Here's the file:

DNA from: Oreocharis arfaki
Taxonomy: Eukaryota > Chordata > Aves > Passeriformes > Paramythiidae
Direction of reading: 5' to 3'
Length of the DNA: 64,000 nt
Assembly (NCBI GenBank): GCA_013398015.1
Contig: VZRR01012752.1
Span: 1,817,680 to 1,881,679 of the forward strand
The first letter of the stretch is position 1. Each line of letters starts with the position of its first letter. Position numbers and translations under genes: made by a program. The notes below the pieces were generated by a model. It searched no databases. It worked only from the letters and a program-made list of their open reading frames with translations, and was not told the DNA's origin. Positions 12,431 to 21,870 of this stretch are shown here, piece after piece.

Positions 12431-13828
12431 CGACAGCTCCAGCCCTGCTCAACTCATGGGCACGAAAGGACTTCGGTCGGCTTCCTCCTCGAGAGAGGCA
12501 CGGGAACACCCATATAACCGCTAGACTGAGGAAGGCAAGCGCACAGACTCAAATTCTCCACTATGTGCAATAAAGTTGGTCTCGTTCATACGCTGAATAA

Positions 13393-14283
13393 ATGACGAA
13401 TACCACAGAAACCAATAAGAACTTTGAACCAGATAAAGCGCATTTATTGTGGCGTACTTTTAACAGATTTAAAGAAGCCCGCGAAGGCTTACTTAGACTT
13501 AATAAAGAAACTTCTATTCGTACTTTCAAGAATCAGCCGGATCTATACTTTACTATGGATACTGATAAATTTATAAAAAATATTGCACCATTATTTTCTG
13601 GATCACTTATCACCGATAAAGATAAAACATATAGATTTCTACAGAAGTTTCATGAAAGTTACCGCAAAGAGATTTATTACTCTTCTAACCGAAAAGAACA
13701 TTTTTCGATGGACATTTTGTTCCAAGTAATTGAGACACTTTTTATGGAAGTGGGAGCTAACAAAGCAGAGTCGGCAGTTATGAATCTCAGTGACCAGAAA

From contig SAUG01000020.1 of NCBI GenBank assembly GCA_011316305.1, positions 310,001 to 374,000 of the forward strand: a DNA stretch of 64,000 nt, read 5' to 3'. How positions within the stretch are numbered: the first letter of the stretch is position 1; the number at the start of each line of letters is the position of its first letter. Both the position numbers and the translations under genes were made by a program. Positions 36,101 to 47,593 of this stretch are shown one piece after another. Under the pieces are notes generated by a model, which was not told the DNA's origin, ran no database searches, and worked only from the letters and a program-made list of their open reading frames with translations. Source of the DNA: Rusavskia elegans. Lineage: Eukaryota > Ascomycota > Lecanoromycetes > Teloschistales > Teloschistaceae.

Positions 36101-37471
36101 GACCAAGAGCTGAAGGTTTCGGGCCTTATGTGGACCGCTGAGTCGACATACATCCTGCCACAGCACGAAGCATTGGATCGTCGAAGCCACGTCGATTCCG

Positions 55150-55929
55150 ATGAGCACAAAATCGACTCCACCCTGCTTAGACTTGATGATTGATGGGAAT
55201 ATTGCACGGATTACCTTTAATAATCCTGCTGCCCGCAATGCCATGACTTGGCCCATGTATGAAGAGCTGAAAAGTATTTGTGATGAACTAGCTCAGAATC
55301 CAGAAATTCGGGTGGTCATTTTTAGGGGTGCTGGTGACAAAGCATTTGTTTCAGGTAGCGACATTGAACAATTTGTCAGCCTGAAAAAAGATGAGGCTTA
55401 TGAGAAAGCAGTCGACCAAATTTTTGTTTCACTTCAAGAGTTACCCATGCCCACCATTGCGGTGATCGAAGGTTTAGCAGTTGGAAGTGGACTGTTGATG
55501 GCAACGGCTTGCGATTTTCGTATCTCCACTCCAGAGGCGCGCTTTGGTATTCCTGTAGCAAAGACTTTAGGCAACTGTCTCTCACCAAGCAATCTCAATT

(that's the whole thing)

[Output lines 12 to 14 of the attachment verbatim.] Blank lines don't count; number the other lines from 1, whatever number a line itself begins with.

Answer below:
Positions 13393-14283
13393 ATGACGAA
13401 TACCACAGAAACCAATAAGAACTTTGAACCAGATAAAGCGCATTTATTGTGGCGTACTTTTAACAGATTTAAAGAAGCCCGCGAAGGCTTACTTAGACTT